….. Has Any of Ghana’s Elections Being Free and Fair?
Voting fraud is a silent scandal, whether it is a mere suspicion or real is yet to be proved in global politics. Maybe it is one of the common characteristics of every election worldwide, from old democracies such as that of the United States of America to infant democracies in African countries. The only difference is the high level of tolerance and compromise exhibited by developed countries, while that of developing countries in Africa are resolve through civil wars or street demonstrations.
The question is, will the loser in African elections ever accept defeat graciously and congratulate the winner? Even when this is done on rare occasions, it is done through pressure from civil society, opinion leaders and the international community. It is now clear that whenever election results are about to be declared, the winner will praise the organization responsible for conducting the elections (electoral commission of Ghana) while the loser chastise and blame it for their defeat.
In 1992, the first general elections were considered as free and fair by all the observers both local and international. The opposition parties led by the NPP cry foul and went further to write a book title “The Stolen Verdict”. Both the 1996 and 2000 elections were conducted with similar sentiments. But what is more impressive and worthy of mention in these two occasions is the high level of prioritizing the national interest against group interest.
In 2004, the National Democratic Congress (NDC) was the loser, and the usual response was “the elections were rigged for the NPP”. While the NDC was crying foul, the NPP was seen rejoicing all over the country. Attributing their victory to hard work and showering the electoral commission with all kinds of praises. Even though it ended up at the supreme court of the republic of Ghana, it was on a low key. With the NDC working against all odds to win the 2008 elections, the flag bearer of the NPP refused to publicly accept defeat and congratulate the NDC candidate. Do African political leaders take some pride in rejecting elections even when the process and the outcome are applauded by both the local and international observers?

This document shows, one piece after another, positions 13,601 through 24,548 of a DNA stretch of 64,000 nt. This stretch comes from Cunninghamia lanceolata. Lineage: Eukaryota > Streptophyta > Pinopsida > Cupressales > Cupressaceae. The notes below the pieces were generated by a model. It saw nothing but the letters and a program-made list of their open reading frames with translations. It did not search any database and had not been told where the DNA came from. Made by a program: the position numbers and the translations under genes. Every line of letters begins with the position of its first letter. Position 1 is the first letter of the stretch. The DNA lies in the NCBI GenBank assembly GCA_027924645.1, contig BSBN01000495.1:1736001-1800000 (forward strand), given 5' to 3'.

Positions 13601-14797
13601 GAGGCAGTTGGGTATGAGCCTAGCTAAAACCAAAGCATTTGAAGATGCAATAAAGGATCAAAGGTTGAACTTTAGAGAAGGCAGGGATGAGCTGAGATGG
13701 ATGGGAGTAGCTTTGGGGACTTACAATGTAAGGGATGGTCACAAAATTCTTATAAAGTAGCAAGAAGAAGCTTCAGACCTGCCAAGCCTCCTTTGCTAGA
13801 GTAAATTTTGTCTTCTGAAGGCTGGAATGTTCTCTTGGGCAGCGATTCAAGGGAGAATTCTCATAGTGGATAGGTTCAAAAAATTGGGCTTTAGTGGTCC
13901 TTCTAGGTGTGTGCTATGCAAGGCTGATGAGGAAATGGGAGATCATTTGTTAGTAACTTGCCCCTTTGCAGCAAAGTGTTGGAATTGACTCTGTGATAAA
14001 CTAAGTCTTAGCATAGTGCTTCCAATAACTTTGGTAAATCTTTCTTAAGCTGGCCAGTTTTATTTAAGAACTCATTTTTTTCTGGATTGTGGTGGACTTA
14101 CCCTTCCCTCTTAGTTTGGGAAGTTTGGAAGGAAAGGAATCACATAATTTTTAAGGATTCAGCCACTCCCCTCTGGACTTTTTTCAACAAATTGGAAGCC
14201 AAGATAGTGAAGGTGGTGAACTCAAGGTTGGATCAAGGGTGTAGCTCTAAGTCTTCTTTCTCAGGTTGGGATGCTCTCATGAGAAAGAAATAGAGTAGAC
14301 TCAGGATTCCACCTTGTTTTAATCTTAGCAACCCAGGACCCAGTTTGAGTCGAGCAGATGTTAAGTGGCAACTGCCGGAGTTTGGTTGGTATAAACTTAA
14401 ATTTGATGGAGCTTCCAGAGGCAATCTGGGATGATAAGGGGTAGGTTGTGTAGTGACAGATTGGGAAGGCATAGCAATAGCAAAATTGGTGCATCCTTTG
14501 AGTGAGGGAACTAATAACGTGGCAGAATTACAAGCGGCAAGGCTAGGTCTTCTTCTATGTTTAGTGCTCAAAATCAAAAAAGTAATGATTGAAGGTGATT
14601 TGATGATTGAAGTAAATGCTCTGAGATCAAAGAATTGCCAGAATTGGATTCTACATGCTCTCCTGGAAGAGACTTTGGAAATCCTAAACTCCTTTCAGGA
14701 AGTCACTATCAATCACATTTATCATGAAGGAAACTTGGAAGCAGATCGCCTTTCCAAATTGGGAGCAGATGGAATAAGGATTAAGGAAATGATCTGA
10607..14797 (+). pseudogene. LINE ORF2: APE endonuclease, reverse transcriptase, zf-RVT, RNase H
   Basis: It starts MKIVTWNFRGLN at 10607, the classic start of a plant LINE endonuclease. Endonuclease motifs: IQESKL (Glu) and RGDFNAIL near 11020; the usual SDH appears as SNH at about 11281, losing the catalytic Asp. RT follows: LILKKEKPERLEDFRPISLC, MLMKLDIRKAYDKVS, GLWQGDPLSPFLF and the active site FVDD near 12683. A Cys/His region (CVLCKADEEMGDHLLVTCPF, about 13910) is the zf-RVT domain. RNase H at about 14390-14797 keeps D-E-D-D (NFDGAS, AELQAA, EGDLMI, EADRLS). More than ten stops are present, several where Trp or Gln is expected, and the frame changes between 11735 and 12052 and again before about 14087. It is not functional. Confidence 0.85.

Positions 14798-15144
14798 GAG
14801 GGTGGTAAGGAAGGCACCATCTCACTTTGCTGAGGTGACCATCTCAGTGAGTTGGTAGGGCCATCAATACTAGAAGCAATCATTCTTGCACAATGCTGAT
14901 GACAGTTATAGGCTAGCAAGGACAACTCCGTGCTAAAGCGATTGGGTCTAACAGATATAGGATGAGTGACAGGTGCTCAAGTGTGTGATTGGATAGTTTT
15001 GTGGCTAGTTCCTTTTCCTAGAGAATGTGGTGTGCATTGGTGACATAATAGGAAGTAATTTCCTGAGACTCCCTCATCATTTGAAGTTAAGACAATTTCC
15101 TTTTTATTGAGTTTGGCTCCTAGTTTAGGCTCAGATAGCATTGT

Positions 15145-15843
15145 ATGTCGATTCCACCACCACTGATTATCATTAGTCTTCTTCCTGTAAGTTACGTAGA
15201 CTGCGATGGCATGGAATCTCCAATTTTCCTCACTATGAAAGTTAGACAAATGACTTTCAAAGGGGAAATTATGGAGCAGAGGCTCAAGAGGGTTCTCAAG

Both political parties do agree with the fact that the key to victory in every election everywhere is vigilance. Hence every party is offered the opportunity to provide people that are considered to be committed and very loyal to their party to serve as agents who will monitor the whole process from the registration of eligible voters to the declaration of results at the constituency collation center in the case of parliamentary elections and at the headquarters of the electoral commission in Accra for that of the presidential. What is amazing is, these parties which are given all these opportunities tend to alleged that the process is fraud.
At what point then do the rigging do occur?
- All recognized political parties in the country are given the maximum opportunity to monitor every activity of the electoral commission from the day of registration of voters to the day the voter register was exhibited at all polling stations throughout the country.